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Any experience mixing green wood into BGE lump?

edited 10:40AM in EggHead Forum
Hello to all on the forum. I am looking for confirmation of concept here. I am about to purchase an egg, but have one very nagging question... When smoking (which is my primary interest) is it possible to get that really rich, deep, smokey flavor? I understand that the unit is VERY controllable, and as such it probably makes good smoke. However, I am accustomed to smoking with green wood such as apple, alder, etc. I was thinking that it might be a good/great idea to add lots of green wood to the BGE lump so that I am assured of attaining the smokey flavor I looking for. Has anyone tried adding a significant amount of green wood to their lumps in order to enhance the smoking operation of the unit? Is this a reasonable idea? Or is it unnecessary? I was thinking something on the order of 50% charcoal/50% green apple wood. Maybe even 40% charcoal/60% green apple wood. Has anyone out there tried this? Any helpful hints/suggestions/experiences? Thanks in advance for your assistance.[p]Regards
John E. Franklin

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Comments

  • RhumAndJerkRhumAndJerk Posts: 1,506
    On The Verge,
    First of all, Welcome.
    The concept is worth a try. NatureBoy has done an all-wood cook just to try it, but not green wood.[p]Most of us here use smoking woods that are dried at least six months to a year. In a BGE, there is enough smoke generated by two chunks of smoking wood. The other point that is often debated here is the smoke absorption of the meat being smoked. Most of the smoke flavor is added to the meat in the first hour of a slow and low cook.[p]As far as temperature control goes, 200 degrees seems to be the lowest maintainable temperature. This is not ever a problem except if you are going for smoking to preserve the rather than smoking it to cook it. [p]The biggest benefit that the BGE gives you is a true long low and slow cook. People here regularly smoke Boston Butt’s for Pulled Pork at 225 for over 24 hours on the same load of charcoal. The thing is that you do not even have to open the BGE during that time. There is amazing moister retention with the BGE.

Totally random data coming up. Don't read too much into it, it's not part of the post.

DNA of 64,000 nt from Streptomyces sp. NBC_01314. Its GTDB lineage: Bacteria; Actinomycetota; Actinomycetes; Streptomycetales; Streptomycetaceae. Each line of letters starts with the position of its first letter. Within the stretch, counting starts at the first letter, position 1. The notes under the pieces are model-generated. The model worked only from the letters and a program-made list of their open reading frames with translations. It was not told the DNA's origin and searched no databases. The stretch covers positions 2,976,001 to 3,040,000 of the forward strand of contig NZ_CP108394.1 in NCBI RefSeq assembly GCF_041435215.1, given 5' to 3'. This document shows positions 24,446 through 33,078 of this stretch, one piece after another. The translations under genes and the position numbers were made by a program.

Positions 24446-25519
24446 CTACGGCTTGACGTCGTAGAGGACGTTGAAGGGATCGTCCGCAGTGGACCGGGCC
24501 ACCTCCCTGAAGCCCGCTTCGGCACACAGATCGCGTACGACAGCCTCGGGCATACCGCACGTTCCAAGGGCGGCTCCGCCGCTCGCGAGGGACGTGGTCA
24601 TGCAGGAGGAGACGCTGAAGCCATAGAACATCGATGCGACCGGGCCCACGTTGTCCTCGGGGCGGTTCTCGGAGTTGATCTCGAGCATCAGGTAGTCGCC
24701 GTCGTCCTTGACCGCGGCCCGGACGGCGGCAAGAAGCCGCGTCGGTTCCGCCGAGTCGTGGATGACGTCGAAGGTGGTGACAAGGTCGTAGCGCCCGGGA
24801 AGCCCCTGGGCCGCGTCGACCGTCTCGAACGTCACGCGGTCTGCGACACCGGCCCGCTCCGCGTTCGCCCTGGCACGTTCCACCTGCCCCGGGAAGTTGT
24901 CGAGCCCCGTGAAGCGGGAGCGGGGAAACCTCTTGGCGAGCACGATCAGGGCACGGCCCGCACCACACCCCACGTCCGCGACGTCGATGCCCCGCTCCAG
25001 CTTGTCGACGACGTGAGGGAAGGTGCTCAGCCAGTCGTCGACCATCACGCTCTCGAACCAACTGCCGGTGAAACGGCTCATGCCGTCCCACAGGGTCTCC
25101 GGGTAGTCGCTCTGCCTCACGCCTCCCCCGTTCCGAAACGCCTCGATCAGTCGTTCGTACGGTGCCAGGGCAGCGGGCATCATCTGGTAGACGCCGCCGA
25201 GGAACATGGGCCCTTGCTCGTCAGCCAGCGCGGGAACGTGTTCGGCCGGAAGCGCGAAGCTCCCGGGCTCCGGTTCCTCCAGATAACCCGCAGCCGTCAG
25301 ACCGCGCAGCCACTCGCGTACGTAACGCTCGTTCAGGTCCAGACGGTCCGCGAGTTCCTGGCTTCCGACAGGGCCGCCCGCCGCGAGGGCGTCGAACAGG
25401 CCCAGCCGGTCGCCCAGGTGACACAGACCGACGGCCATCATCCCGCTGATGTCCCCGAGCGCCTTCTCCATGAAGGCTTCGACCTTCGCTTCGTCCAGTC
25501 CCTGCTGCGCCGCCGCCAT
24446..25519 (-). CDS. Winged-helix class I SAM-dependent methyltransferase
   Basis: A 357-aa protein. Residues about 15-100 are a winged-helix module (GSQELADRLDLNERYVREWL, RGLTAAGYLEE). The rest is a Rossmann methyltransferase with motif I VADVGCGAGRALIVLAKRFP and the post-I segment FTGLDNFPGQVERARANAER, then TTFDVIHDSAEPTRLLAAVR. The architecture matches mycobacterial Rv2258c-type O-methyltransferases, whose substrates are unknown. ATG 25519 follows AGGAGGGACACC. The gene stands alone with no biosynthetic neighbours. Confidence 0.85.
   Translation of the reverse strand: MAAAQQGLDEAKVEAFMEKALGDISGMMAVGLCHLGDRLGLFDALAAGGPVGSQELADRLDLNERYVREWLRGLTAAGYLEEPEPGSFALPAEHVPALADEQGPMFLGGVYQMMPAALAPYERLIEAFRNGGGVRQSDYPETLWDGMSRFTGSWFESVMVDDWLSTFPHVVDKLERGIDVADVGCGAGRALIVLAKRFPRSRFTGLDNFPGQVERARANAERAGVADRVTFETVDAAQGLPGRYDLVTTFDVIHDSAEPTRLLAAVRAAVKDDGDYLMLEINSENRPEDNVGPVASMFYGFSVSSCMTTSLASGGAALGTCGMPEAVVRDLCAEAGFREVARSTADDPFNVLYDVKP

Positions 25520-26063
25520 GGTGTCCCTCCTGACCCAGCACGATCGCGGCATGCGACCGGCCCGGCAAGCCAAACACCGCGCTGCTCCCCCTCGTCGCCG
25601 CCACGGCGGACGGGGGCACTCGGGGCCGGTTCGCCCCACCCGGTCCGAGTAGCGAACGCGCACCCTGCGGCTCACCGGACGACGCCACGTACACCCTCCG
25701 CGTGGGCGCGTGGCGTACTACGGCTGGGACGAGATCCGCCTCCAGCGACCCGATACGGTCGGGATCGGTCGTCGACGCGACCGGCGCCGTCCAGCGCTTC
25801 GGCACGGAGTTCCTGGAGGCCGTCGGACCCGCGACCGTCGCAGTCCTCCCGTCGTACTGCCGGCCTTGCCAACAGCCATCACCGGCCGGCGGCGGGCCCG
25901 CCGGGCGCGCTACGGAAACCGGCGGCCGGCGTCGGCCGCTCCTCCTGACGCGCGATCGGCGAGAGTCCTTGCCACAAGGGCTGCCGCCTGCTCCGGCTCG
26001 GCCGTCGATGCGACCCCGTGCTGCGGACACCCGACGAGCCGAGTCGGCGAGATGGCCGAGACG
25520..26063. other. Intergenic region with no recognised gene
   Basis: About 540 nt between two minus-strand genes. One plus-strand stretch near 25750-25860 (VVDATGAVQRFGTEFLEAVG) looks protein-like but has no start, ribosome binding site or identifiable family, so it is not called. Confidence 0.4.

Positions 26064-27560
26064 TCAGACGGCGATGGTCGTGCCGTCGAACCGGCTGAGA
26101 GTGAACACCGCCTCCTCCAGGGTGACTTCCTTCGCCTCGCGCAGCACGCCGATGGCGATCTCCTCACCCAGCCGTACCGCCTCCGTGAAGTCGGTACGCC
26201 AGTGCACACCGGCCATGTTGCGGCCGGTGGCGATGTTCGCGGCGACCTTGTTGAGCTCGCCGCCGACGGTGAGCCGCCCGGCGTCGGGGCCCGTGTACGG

The smoke flavor is unparallel to anything found commercially. I smoked a turkey breast the other week with only two small chunks of Pecan. When I cut the turkey in the house, the whole smelled like pecan smoke and the meat was heavily smoked.[p]Get the BGE, you will not regret it,
    RhumAndJerk

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  • Nature BoyNature Boy Posts: 8,339
    Sirlointip.jpg
    <p />Howdy John,